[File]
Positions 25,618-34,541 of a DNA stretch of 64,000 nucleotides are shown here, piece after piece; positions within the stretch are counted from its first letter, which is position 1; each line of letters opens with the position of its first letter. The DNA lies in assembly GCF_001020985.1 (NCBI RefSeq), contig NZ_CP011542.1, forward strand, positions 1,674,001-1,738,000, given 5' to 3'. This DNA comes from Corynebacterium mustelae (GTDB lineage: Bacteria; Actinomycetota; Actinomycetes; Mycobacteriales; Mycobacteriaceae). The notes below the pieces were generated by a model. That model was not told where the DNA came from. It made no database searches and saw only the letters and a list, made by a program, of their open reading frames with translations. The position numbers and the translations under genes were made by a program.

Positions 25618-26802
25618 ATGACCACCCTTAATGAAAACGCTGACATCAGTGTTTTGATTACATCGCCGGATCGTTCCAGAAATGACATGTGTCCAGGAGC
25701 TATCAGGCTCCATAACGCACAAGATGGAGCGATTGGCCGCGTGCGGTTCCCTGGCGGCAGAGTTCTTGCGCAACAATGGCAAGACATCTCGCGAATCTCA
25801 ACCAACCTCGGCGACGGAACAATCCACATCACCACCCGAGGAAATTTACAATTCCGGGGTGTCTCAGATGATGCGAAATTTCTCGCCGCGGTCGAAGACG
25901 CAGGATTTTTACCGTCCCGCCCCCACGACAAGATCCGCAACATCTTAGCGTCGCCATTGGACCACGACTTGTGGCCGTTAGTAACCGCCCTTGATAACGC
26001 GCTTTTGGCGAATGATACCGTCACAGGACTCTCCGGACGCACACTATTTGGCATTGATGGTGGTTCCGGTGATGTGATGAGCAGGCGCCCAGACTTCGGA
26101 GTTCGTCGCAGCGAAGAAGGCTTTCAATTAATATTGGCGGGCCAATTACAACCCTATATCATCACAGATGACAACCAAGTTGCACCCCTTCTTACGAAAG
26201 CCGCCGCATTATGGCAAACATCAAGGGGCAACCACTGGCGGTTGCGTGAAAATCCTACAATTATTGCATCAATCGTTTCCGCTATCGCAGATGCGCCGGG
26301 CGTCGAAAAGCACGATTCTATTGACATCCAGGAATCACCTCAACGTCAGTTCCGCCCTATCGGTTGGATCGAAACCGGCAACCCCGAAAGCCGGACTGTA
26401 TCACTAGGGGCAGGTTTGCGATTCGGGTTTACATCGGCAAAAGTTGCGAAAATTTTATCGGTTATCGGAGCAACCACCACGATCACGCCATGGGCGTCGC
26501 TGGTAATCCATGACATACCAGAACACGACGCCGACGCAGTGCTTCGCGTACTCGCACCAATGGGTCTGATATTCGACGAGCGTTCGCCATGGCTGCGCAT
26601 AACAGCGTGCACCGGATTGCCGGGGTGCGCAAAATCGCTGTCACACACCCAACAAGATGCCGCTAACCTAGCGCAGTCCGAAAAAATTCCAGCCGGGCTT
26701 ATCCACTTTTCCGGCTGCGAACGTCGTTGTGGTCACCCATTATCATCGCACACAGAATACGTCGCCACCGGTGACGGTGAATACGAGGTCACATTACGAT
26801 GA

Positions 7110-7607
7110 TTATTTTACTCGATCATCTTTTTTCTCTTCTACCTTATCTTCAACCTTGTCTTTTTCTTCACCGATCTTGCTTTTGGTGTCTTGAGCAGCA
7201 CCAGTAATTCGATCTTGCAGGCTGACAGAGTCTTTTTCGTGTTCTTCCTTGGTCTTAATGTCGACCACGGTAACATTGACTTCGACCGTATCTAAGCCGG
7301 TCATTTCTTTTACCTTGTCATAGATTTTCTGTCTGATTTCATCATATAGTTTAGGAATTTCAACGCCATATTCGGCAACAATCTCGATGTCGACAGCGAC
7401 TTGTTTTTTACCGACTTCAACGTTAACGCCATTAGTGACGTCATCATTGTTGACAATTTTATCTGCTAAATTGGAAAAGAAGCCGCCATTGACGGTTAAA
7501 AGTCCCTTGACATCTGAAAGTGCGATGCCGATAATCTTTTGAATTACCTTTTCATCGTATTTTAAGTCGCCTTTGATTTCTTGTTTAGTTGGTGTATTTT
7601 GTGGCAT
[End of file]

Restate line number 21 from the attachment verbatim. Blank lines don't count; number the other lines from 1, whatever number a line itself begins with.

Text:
7501 AGTCCCTTGACATCTGAAAGTGCGATGCCGATAATCTTTTGAATTACCTTTTCATCGTATTTTAAGTCGCCTTTGATTTCTTGTTTAGTTGGTGTATTTT